Since Barack Obama was elected President of the United States, the white gloves have been metaphorically pulled off, and political discourse has largely ceased to be civilized. At this point in the 2012 presidential campaign, the GOP is sputtering badly, but comments and actions by past and present members remain frightening reminders of how easily our civil rights can be tossed away indifferently, and how imperative it is that we stand guard against those who use rhetoric to hide their own racism, sexism, and hatred of progress. Violence is never the answer, but there comes a time when we need to answer inappropriate rhetoric with the truth. Here is a short list of people from the last four years who represent the worst in national politics — and the reasons we need to keep the memory of these painful missteps alive.
1) Joe Wilson - Yes, this was back in 2009, but it shouldn’t be forgotten. Has anyone ever said anything this disrespectful to the President of the United States in a public setting and gotten away with it, let alone demonstrate the audacity to yell this in the middle of a Presidential address to Congress? The only thing that Wilson forgot to add was the word ‘boy’ at the end, but I still heard it, and I still hear it from birthers who hate Obama for one reason and one reason only: Obama has committed the serious crime of PWB: President While Black. As patriots, we need to speak up against this kind of racism each and every time we hear it.
2) Foster Friess - Yes, Rick Santorum is out of the race for the presidential nomination. And yes, I grieve for and with him because of the tragedies in his personal life. But I can’t help thinking that some people grow in compassion when they suffer. Santorum, however, hasn’t seemed to have learned anything about the human condition during his experiences, and neither have his backers. Friess’ comments regarding ‘an aspirin between the knees’ being the only birth control that a woman needs, serve as a frightening reminder that, to some people, women’s issues do not matter. I am outraged that any man feels that he can make this choice for women, and I am outraged that so many people regarded it as a joke.
3) Daryl Issa - While we are discussing birth control, I find it amazing to believe that a forum on the subject was convened without a woman on the panel. Is it religious freedom to deny women health coverage for birth control? Is it political freedom to make the decision about this without input from the people affected by this decision? Or is this a reminder that politicians do not have our best interests at heart? When we vote, we need to remember to look past the rhetoric and to check the voting and organizational records of those seeking our votes — because what they say they would do for us does not always match their actions.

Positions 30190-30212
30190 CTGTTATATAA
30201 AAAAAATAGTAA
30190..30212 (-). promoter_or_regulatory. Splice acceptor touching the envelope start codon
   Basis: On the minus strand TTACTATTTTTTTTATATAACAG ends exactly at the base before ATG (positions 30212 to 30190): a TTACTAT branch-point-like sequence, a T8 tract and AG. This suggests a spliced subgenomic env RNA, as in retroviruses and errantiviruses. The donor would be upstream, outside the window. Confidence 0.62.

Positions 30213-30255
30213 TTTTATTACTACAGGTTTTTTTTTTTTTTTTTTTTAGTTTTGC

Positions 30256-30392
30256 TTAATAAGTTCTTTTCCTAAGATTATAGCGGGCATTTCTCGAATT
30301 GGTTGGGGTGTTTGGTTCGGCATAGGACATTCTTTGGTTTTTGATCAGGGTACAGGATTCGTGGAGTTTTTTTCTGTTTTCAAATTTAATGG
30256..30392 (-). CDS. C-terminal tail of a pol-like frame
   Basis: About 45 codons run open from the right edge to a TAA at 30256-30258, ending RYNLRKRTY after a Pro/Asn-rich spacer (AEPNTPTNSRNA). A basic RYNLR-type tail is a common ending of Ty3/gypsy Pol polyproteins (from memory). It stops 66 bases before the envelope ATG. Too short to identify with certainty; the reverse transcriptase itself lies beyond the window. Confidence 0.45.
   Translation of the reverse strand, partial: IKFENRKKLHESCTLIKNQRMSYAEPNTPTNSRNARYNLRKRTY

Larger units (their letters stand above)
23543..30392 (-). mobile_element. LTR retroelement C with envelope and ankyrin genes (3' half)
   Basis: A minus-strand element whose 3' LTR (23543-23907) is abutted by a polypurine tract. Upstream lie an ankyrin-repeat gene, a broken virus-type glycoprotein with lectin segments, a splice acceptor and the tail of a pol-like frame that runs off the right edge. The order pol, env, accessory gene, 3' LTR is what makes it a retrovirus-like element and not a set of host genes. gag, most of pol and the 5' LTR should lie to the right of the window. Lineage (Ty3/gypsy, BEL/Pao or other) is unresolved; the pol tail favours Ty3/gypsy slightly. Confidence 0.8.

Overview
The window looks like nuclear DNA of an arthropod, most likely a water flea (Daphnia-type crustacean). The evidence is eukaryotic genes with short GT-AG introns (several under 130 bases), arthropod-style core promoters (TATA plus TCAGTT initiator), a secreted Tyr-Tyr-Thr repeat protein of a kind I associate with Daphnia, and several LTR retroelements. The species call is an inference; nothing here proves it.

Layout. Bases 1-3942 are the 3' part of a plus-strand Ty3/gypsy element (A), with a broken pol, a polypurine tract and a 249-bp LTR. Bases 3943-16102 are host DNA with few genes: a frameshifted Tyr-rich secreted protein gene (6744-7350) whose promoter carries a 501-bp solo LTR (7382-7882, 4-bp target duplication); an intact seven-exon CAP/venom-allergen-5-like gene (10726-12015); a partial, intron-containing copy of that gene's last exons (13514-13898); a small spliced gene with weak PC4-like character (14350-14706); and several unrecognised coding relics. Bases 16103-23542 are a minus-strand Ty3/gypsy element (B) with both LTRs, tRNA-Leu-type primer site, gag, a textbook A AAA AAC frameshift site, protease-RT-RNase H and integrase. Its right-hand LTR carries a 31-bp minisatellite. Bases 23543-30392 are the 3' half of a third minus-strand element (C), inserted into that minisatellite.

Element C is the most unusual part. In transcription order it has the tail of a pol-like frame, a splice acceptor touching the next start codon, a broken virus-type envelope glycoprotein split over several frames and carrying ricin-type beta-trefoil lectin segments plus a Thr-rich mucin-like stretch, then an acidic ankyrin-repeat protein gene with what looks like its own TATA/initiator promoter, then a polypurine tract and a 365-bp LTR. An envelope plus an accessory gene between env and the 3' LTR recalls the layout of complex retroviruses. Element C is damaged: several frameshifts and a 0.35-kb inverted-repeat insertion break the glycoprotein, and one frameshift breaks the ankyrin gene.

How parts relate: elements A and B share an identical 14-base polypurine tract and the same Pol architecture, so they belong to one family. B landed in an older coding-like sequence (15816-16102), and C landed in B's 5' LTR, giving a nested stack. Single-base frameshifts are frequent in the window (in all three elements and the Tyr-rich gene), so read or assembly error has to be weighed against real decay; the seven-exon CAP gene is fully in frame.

4) Sarah Palin - At the risk of a bad pun, she is a fracking idiot. Yes, I feel pain at the pump, but that doesn’t mean that US energy policy should be decided solely on the basis of what is least financially painful for consumers. I feel a certain responsibility to make sure that my nieces and nephews inherit an earth that isn’t completely ecologically degraded. It’s long past time for the US to investigate alternative energy sources; at the present, some of these need to create less reliance on personal transportation by car. This will take some getting used to. But if the alternative is energy sources that pose potential hazards to the environment, all I can think of is this: haven’t we learned anything from Chernobyl?
5) Allen West - Again, someone remind me what year it is. 1951? Mr. West, please remember that Senator Joe McCarthy was discredited. I remember watching Lillian Hellman speak at the Academy Awards for the first time in many years; this was when I realized that speaking the truth isn’t always safe. Hellman’s career wasn’t ruined solely by McCarthy; it was ruined by people afraid to speak out against witch hunts. I for one refuse to stay silent.
6) Ted Nugent and the Washington Times - Has the political discourse in the United States really come down to calling someone we disagree with a ’two-bit whore’ or a ‘bitch?’ Of course, Hillary Clinton is a woman — and it’s easier to dismiss her as such than to discuss her political record and address her on the issues. Nugent reminds me that ‘ballsy’ is a compliment, but ‘cunt’ is an epithet. Once again, a strong woman will always be attacked in sexual terms when she competes against men on a level playing field. And that’s a sad reminder that, whether you are Hillary Clinton or Condoleezza Rice, you will never be respected by certain members of the religious right if you lack a penis.
7) Joe Arpaio - I’m all for lawmen being tough on crime. But I draw the line at racial profiling and blaming immigrants, legal or not, for the woes of the world. Mr. Arpaio, you seem to have forgotten that this is not 1935, that we do not live in Germany, and that Adolf Hitler was not a role model.
8) Donald Trump - The ‘birther’ movement may have been started by hard-core Hillary Clinton supporters, but it has been extended far past its natural lifetime by people pouring money into keeping the controversy alive. It doesn’t matter how many times Obama shows his birth certificate, because where he was born isn’t the point. The idea that a bi-racial man not from the mainland with a non-Christian sounding name can become President of the United States really seems to piss some people off, and they will do anything to stir up controversy. We have the duty to speak out and remind them that yes, anyone in the US can grow up to become President — and that, frankly, is proof of democracy rather than something of which to be ashamed.